Give ‘Em a Break: Employees Want Their Lunch Break Back
While employees value lunch breaks, many don’t take them and should
A new survey shows the vast majority of employees take into account whether they get a lunch break when scouting for a job. Once they land that gig, however, results also show that more employees are scarfing down a sandwich rather than leisurely dining on dim sum.
“Take Back the Lunch Break” shows that 27 percent of the 1,600 North American survey participants don’t take a lunch break each workday. The study notes that going out for lunch helps workers feel more engaged and productive, said Jennifer Deal, senior research scientist at the Center for Creative Leadership and affiliated research scientist at the Center for Effective Organizations at the University of Southern California.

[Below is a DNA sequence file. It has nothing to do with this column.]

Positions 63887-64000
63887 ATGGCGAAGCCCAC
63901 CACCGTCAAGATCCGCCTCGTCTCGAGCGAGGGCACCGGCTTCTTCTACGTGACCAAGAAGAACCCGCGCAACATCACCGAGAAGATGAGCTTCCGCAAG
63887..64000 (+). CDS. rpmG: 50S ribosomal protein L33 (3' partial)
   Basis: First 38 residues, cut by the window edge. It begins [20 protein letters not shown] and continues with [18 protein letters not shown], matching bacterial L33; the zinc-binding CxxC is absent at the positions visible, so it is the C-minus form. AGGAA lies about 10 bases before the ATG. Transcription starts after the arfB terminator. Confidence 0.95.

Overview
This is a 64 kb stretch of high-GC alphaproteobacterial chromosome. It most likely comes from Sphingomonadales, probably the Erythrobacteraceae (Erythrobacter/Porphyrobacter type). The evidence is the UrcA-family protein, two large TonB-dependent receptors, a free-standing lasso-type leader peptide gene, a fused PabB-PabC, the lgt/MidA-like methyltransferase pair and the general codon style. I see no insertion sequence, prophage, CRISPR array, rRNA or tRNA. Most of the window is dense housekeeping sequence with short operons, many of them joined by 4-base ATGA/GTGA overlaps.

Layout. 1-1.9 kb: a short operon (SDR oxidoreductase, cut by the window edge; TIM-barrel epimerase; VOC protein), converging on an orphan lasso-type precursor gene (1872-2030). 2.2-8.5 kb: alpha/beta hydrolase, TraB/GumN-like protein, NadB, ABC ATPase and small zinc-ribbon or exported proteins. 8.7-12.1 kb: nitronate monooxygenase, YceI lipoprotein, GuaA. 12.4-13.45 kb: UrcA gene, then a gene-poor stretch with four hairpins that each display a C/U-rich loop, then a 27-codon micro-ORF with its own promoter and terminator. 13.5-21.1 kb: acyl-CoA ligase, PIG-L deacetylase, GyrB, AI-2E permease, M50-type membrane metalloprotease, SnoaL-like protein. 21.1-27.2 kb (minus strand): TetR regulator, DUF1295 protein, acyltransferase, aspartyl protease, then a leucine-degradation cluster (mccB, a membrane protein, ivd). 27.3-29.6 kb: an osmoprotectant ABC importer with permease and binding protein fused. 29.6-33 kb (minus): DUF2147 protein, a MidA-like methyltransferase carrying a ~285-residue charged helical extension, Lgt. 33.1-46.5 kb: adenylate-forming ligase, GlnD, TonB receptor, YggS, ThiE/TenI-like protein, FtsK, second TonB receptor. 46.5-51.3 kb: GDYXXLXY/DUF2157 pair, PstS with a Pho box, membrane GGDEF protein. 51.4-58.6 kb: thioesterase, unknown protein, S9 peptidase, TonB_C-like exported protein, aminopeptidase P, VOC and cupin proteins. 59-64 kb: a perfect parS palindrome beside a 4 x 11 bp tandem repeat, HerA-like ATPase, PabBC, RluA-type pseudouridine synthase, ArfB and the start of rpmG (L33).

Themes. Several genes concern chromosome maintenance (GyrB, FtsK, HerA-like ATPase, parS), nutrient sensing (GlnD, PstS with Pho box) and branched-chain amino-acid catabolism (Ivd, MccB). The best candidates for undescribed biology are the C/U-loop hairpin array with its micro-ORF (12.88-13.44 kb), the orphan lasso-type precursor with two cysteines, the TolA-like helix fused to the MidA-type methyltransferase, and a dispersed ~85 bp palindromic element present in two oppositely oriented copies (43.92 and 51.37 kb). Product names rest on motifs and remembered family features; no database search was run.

“If you think about athletes, there’s halftime for a reason, right? Because halfway through any endeavor, you need a break. You need to take time to breathe and not continually engage in the activity,” said Deal, who partnered with workplace hygiene company Tork for the study. “For people in the workplace, taking a lunch break is just that. It’s halftime.”
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